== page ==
In terms of the capacity, the trial court concluded that the CAA could not ban the concealed carry of firearms at DeVos Place and DeVos Performance Hall because they do not fall within the locations listed in the statue. However, the appeals court concludes that ”the trial court erred when it ruled that the concealed carry of firearms was not prohibited by statute at DeVos Place because the trial court did not make a finding about seating capacity.” Thus, the appeals court remand to the trial court to make findings regarding the seating capacity and to determine whether DeVos Place falls within the ban on the concealed carry of firearms. If DeVos Place, which also contains DeVos Performance Hall, is considered as an entertainment facility with a seating capacity of 2,500 or more, “then concealed pistol licensees are prohibited from carrying concealed pistols on the premises under state law, and the CAA’s policy banning concealed weapons is not contrary to state law.”
Second, the defendants contend that the trial court erred by determining that the defendants, as local units of government, could not enforce a private lessee’s ban on firearms at an event. Regarding this dispute, the appeals court concludes that “MCL 123.1102[1] does not bar the CAA from enforcing a private lessee’s firearms policy” and states that “it [MCL 123.1102[1]] would not affect the ability of local units of government to enforce private rights to restrict firearms when the statute treats regulation and enforcement as independent actions.”
Lastly, the parties dispute the significance of the CAA’s statement in the frequently asked questions (FAQs) on each venue’s websites. According to the FAQs, the open carry of firearms is “rarely” permitted at the three venues, but the trial court found that the concealed carry and open carry of firearms was “normally” permitted at DeVos Place and DeVos Performance Hall. On this dispute, the defendants maintained the purpose of the FAQs was to inform the public about common answers to common questions, and that there is no blanket ban on firearms because the firearms policy at an event depends on the private lessee’s request. The appeals court concludes that “the FAQ section reflects the possibility that a private lessee may ban firearms, but providing this information to the public does not show that [the] defendants have a policy of banning firearms.”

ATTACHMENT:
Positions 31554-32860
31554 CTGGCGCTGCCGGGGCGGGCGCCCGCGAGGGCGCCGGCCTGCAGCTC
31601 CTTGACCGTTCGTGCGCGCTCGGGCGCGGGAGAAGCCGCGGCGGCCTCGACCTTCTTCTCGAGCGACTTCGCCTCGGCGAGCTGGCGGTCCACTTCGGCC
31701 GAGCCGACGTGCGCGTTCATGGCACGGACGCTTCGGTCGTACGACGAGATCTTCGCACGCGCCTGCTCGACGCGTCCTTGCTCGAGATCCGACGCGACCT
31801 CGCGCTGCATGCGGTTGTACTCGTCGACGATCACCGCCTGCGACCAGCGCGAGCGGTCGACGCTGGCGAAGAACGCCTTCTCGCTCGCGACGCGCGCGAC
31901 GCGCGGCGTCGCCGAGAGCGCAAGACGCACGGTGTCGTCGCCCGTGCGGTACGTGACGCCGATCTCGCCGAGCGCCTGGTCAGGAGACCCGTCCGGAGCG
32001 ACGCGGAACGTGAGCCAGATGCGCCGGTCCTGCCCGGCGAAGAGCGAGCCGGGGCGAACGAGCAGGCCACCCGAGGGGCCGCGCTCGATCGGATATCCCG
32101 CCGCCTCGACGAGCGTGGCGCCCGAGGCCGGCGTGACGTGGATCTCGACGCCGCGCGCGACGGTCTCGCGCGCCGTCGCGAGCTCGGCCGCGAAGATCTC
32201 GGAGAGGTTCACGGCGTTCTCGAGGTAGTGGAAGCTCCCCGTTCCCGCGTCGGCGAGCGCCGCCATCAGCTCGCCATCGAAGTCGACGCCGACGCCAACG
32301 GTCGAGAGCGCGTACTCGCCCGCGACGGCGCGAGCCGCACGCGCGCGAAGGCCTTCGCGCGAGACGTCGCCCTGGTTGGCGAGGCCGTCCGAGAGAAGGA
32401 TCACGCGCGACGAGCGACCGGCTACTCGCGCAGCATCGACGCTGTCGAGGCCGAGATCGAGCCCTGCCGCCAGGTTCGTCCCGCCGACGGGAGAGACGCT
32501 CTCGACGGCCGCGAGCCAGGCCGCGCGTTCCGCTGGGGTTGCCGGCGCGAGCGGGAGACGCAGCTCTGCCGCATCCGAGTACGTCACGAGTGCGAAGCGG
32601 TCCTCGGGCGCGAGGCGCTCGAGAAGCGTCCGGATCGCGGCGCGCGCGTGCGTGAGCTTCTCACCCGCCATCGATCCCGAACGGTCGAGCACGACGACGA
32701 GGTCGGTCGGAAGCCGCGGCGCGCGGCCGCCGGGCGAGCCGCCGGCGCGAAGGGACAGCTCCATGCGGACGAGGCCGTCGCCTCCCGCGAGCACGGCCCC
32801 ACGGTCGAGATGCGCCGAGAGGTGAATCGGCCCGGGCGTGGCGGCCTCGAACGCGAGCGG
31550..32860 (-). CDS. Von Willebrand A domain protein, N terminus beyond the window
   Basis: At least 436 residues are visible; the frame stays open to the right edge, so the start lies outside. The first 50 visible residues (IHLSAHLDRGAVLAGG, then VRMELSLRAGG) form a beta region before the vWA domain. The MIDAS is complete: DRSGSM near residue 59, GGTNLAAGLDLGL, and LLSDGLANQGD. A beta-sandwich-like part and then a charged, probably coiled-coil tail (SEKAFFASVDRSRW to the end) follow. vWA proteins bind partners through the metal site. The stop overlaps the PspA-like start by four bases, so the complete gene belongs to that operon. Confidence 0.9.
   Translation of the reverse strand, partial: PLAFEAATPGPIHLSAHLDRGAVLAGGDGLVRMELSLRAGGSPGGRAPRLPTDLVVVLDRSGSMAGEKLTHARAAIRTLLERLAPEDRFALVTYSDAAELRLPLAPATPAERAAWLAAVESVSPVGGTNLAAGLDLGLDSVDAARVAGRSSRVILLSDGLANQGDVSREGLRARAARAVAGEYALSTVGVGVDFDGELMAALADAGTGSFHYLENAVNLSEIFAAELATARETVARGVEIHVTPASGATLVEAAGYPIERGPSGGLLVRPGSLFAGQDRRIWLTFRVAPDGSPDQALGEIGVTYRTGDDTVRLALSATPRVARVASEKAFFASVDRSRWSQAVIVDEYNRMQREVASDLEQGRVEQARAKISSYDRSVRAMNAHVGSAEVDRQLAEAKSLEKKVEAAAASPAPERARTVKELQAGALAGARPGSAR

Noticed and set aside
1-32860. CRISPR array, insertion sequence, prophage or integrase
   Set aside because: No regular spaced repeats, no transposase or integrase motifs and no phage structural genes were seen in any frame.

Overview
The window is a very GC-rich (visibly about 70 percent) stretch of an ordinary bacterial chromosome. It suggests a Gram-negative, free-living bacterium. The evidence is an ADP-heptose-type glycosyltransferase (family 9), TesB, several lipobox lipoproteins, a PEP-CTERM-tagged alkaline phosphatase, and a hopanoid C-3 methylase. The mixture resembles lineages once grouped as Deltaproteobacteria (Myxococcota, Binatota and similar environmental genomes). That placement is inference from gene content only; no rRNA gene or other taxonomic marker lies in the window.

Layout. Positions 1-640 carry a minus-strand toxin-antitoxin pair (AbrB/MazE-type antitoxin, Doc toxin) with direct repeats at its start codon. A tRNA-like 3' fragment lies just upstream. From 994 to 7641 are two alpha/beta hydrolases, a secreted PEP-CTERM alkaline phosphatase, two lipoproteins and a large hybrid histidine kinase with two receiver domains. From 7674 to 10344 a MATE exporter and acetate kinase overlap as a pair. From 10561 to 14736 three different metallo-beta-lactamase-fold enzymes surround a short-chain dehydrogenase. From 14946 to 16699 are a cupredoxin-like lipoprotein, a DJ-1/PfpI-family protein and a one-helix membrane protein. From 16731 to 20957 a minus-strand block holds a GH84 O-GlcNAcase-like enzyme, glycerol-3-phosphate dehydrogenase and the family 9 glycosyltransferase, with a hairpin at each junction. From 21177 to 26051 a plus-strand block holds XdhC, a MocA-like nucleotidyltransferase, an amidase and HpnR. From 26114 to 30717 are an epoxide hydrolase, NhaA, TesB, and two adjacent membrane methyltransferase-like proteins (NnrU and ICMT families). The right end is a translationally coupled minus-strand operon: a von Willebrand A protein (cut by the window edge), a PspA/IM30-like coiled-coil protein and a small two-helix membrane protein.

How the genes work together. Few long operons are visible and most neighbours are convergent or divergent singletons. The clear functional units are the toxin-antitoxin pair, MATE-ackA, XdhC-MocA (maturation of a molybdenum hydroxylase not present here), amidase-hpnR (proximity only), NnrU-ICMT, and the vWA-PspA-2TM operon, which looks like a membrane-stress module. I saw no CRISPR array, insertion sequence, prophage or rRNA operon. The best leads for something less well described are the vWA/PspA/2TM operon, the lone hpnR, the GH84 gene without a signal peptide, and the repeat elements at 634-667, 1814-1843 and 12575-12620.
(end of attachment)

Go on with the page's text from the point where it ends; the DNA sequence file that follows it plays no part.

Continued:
This case is important because safety is a priority concern for venue and event managers, yet the validity of firearms policy at venues/events is argued in relation to state law.
[1] MCL 123.1102: A local unit of government shall not impose special taxation on, enact or enforce any ordinance or regulation pertaining to, or regulate in any other manner the ownership, registration, purchase, sale, transfer, transportation, or possession of pistols, other firearms, or pneumatic guns, ammunition for pistols or other firearms, or components of pistols or other firearms, except as otherwise provided by federal law or a law of this state.
[2] John Agar, Exhibitors Had Right to Carry Firearms at DeVos Place Convention, Lawsuit Says, Grand Rapids News (July 2, 2016), https://www.mlive.com/news/grand-rapids/index.ssf/2016/07/exhibitors_had_right_to_carry.html
Daigo Yazawa is a doctoral student in the Department of Sport Management at Florida State University, Tallahassee, FL.